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December 4, 2007

Support the contents or the box?

The Guardian's Lyn Gardner offers a humble suggestion for a proposed levy on tickets to support London's West End theater infrastructure: such money should support the contents before it supports the box. Says Gardner:

In recent years, far too much public money has gone on capital projects and keeping the lavatories working in subsidised theatres, and far too little into the work that actually goes on stage. An empty theatre is just a building and nothing more, and if that building is not fit for 21st century theatrical purpose, then why not turn it into something else?....

If we have to make choices between putting public money into bricks and mortar or into making art and nurturing the next generation of artists, I know where I want it to go.

The challenge, of course, is that both sides are right. The contents (at least in their current form) need a box. And the box needs content. The trick is finding a resource balance -- from earned, contributed, and public funds -- that grows the two together.

Posted by ataylor at 8:44 AM | Comments (2)

December 5, 2007

Why we should care about Guitar Hero

KCRW's The Business radio program has a great segment (about 20 minutes in) on the continuing rise of rock-performance-related video games like Guitar Hero and the hotly hyped Rock Band from MTV.

While the addictive games may seem more like mimicry than musicianship to some (the goal is to click the correct buttons on your plastic guitar game controller, in sync with the music and fret boards on-screen), there's something more to the experience than that.

The radio interview features Alex Rigopulos, co-founder of Harmonix Music Systems, and co-developer of both the original Guitar Hero and the new Rock Band games. Says Rigopulos about the origins of the idea:

When we started the company, we weren't thinking about video games at all. We were really just motivated to fix what we believed to be a problem in the world that needed fixing, which is that playing music is one of the most profoundly joyful experiences that life has to offer. Everybody feels this innate urge to make music. And yet very few people get to have access to what it feels like.

The games have created a frenzy of toy-guitar-cranking among all ages, and even inspired an entire episode of South Park. Further, they've generated a new and unexpected stream of money to the music publishers that hold the rights to the classic rock songs (yes, Virginia, video game companies pay royalties on those rock songs). And since my kids have started playing it (it was a gift, I swear), they're mysteriously drawn to classic rock radio stations. I even catch my 10-year-old singing ''Smoke on the Water'' and old Allman Brothers Band music. Very odd.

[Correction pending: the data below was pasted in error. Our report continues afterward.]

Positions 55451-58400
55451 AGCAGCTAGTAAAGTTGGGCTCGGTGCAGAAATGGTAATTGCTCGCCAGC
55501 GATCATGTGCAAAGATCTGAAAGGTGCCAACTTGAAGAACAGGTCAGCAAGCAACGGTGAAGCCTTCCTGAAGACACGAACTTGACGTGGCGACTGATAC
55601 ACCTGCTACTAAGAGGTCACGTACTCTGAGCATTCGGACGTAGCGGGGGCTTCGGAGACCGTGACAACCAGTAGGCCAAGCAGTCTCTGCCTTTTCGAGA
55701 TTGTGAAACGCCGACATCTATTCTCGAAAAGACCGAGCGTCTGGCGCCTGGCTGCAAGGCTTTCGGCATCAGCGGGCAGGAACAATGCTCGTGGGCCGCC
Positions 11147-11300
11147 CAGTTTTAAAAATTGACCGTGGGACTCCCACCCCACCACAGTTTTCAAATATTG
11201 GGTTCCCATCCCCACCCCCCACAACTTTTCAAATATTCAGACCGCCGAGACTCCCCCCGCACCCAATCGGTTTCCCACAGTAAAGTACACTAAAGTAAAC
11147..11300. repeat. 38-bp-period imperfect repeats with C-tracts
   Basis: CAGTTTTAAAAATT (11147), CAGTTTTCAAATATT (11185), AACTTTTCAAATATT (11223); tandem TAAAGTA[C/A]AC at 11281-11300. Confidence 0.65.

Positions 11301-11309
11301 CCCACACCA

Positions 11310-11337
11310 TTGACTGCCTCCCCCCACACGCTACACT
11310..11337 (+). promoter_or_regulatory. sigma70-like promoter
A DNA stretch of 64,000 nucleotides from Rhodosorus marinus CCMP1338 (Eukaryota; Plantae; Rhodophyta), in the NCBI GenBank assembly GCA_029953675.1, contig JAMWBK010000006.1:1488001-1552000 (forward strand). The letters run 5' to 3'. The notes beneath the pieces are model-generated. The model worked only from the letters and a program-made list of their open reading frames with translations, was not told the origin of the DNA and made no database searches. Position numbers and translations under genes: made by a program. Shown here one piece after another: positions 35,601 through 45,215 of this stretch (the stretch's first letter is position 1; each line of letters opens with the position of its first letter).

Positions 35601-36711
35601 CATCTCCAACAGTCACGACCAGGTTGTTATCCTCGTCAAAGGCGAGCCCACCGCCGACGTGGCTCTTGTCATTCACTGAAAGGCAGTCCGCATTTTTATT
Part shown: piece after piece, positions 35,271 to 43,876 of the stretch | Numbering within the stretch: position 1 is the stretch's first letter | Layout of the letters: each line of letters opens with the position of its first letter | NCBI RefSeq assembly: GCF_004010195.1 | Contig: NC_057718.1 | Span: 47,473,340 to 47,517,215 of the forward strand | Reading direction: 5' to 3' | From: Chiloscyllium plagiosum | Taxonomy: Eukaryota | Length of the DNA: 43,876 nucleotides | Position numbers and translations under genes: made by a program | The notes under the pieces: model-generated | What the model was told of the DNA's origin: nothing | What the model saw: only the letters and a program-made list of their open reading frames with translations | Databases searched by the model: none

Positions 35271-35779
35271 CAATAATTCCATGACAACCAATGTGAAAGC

Certainly, there's the same eye-body reflex challenge in these games as the ever-popular Dance Dance Revolution games. But there is also something in the feeling of making music, however approximate it might be, that's well worth our attention. And the evolution of group performance -- in the multi-player, multi-instrument Rock Band -- ads the element of ensemble to the mix. Making the feeling even more powerful.

I'm not sure if Cello Hero or Lute Hero would do the same for more historical forms of music, or Brecht Hero for theater lovers. But we can ponder the idea, can't we?

Posted by ataylor at 9:07 AM | Comments (5)

December 6, 2007

A ruckus on rankings

When faced with a complex and important decision in our lives, how do we choose? How do we filter the available options, weigh their various merits and costs, and navigate the series of decisions and actions required to move on?

It's a question at the core of cultural management, even though our community's choice to attend or donate or volunteer may not be life-changing on its own. And it's certainly a question at the core of complex, resource-intensive, and time-consuming service providers -- like colleges or universities, or major gift campaigns.

Increasingly, third-party ranking or evaluation agents are stepping in to help frame and filter the decision process. Charity Navigator runs the numbers on nonprofits for prospective donors, measuring their financial and organizational health through a complex point system. GuideStar offers a similar evaluation service, now linked with a direct opportunity to contribute. In the college marketplace, magazines (like U.S. News) and other information providers rank and cluster colleges and universities through their own algorithms.

These efforts to rank and filter are certainly necessary, as choice and reach expand ever faster for those with a decision to make. And yet, the underlying assumptions that drive these rankings pose a fundamental challenge to the systems they seek to inform.

Nowhere is this challenge more evident than in higher education. Rankings have been around for a long time, but the reach of the Internet and the exploding competition for resources have brought them to a new plateau in influence. Rising in national rankings has become a core promise in alumni giving campaigns, and a key indicator of institutional success. Many curriculum and admissions decisions are now driven, in larger part, by their impact on the rankings, and measured against the algorithms of these third-party assessors.

It is, perhaps, the inevitable result of an increasingly complex and connected system, when true value is impossible to define. But it is a challenge that will likely continue its reach into more markets (like arts and culture).